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Message #802 Labor laws protecting workers

mp3 #802 How California Labor Laws Protect Workers (mp3 file)


Whether it's your first day on the job, or you have twenty years with the same employer---California's state labor law guarantees you and all workers certain basic rights ... Such as:

-Prompt and full payment of wages,

-Fair and impartial treatment by your employer,

-Certain rights while being hired or when leaving employment, and

-No differences in pay based upon your sex.

What are your rights when you are first hired? Your employer cannot misrepresent your job, how long it will last, or your working conditions. Your employer cannot require you to become an investor in the business, in order to obtain your job. Your employer cannot mislead you about your pay or commissions. Your employer cannot require you to pay the cost of pre-employment medical or physical examination, or to pay for bonds or photographs. Your employer cannot require you to take a lie detector test, and your employer must tell you if his present workers are on strike.

On the job, your employer must carry workers' compensation insurance at no cost to you, to protect you if you have any job-related injuries or illnesses. Vocational rehabilitation is also paid for by the insurance coverage if you agree under a plan approved by the state.

And your employer must post a conspicuous notice, specifying regular paydays, and time and place of payment.

Your employer must pay you in cash or by check, in full, after all legally-permitted payroll deductions have been subtracted. (Wages include regular and overtime pay, vacation pay, commissions, and any other pay promised to you by your employer, in a written or oral agreement.) Along with your pay, your employer must give you on each payday a detachable statement that itemizes all deductions from your wages.

Your employer must keep to a regular payday, either weekly or twice a month, or once a month for executive, professional, or administrative employees.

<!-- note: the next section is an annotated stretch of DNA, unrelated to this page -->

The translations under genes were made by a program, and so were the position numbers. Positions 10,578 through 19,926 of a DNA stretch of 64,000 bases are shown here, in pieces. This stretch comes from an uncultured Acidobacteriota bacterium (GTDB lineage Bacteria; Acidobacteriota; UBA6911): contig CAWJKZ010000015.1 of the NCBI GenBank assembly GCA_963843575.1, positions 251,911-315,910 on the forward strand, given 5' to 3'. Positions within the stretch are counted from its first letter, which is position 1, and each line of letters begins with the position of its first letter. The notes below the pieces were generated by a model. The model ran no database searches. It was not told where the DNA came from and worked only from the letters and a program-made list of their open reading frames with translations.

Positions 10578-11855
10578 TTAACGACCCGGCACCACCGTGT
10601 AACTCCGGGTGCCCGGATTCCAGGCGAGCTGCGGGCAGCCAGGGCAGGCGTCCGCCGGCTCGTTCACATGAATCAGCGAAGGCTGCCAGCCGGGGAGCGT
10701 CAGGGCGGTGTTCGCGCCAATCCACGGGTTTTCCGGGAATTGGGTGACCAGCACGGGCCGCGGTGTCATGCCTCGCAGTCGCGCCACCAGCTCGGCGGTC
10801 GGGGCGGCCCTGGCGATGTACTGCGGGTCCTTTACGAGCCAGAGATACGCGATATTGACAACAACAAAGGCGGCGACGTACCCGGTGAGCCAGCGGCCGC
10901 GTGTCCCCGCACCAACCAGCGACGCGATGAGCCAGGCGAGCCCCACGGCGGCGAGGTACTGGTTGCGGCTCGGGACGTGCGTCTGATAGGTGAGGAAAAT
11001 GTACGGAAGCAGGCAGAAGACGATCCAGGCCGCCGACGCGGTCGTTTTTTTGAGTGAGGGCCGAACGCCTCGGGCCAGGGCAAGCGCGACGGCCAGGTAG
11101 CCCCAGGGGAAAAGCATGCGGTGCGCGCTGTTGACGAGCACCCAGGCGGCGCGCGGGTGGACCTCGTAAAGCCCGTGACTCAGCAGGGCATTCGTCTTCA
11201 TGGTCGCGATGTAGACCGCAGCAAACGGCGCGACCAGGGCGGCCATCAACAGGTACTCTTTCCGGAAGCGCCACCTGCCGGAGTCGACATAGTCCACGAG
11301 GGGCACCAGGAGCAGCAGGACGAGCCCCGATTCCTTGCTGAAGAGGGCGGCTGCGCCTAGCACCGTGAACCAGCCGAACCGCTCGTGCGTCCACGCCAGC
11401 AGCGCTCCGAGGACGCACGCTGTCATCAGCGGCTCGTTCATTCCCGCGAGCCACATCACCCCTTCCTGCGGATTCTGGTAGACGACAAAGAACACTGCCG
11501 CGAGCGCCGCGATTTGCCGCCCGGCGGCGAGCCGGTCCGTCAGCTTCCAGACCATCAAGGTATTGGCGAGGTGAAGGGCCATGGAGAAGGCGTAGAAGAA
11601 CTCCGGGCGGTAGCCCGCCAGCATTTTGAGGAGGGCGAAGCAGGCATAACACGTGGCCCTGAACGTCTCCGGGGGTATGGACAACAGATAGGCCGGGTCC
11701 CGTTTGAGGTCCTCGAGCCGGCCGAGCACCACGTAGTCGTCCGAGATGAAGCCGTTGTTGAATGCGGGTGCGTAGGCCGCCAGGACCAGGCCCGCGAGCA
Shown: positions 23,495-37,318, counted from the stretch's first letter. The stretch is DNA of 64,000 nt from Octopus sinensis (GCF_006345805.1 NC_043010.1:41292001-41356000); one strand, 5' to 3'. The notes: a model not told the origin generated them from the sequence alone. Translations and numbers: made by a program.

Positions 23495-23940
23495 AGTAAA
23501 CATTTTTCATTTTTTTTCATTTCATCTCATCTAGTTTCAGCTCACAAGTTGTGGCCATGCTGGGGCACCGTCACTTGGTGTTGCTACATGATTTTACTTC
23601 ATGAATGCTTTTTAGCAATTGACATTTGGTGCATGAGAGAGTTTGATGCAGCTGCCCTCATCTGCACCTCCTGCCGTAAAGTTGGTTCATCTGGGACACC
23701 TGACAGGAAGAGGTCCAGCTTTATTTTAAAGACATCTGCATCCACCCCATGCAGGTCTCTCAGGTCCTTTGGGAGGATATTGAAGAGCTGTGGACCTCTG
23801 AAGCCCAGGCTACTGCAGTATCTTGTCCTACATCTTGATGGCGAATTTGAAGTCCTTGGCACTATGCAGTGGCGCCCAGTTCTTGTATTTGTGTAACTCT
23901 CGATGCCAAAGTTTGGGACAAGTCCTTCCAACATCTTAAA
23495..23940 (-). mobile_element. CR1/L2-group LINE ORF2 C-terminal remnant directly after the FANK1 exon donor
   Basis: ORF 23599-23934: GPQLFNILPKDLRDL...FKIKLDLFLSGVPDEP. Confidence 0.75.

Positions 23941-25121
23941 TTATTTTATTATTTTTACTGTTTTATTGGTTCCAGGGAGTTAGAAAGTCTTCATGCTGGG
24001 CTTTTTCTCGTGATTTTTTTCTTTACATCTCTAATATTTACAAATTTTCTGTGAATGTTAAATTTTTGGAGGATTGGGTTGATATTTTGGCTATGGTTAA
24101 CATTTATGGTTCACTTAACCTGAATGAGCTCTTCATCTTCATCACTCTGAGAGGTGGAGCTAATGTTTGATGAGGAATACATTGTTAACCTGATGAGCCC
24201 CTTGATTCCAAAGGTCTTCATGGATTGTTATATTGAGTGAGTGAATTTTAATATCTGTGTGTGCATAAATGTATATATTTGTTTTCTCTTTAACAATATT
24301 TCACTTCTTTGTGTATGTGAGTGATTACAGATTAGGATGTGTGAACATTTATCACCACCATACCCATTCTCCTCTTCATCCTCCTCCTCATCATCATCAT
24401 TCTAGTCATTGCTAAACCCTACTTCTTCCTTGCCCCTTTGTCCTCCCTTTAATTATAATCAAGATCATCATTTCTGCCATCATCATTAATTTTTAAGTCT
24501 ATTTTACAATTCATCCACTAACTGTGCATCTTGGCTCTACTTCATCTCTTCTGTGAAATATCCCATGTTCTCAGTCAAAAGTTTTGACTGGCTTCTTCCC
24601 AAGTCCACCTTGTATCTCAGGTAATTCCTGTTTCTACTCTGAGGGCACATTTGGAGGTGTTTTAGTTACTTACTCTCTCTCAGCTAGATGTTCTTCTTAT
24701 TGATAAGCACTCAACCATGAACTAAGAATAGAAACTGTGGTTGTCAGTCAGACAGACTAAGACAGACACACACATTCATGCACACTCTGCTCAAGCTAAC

Your employer must honor all agreements to make payments for you into a health or welfare fund, pension fund, vacation plan, or negotiated industrial promotion fund.

Your employer must also pay the same wage rates to men and women when they perform substantially the same kind of work.

You are entitled to receive the federal or state minimum wage, whichever is higher. Most workers in California are covered by one or the other. The federal minimum wage was increased to $5.15 per hour on September 1, 1997. The state minimum wage was increased to $6.75 per hour on January 1, 2002. If you are under age 18, your wage may be about 85% of the usual minimum wage, for the first 90 days of your employment. Also, if you are a trainee age 18 or older, your wage is about 85% of the usual minimum wage, for your first 160 hours.

Federal minimum training wages are lower than California minimums, so California minimum wages must be paid, instead of federal minimum wages.

You are entitled to work no more than six days in seven. You are entitled to take time off for jury service, but you are not entitled to be paid by your employer for jury service.

If you are late to work, your employer can deduct from your wages, the amount that would have been earned during the time lost. For less than 30 minutes, a half hour's wages may be deducted.

Your employer cannot prohibit you from engaging in politics, or from becoming a candidate for public office, nor can he control or direct your political activities.

You cannot be penalized, discharged, or threatened with discharge, for making a complaint about unsafe working conditions, or for making a complaint to the state division of labor standards enforcement.

If you are fired or laid off, you must be paid all wages due you in full, immediately. However, commission and bonus payments may be paid later, because it may take longer to determine these amounts.

If you quit without notice, you must be paid all wages due you in full, not more than 72 hours after you quit.

If your employer willfully refuses to pay you within the required time, he may be assessed penalties up to 30 days' wages, in addition to the wages he already owes you.

Most employers are not required by law to give you any reason to fire you.

Some union contracts, and under certain circumstances, state law require employers to have just cause to fire an employee. Otherwise, your employment, if it has no specified time period, may be terminated, at the will of either you or your employer, upon giving notice to the other.

And your former employer cannot prevent you from obtaining employment elsewhere, by misrepresenting your work, your abilities, or your character.

If you feel that you have been fired unfairly, you may need to contact your union representative, or a private attorney, rather than the division of labor standards enforcement.

To report labor law violations, and to obtain further information on labor law protections, contact your nearest district office of the state division of labor standards enforcement, located in: Bakersfield, El Centro, Eureka, Fresno, Long Beach, Los Angeles, Marysville, Oakland, Redding, Sacramento, Salinas, San Bernardino, San Diego, San Francisco, San Jose, Santa Ana, Santa Barbara, Santa Rosa, Stockton, Van Nuys, and Ventura.

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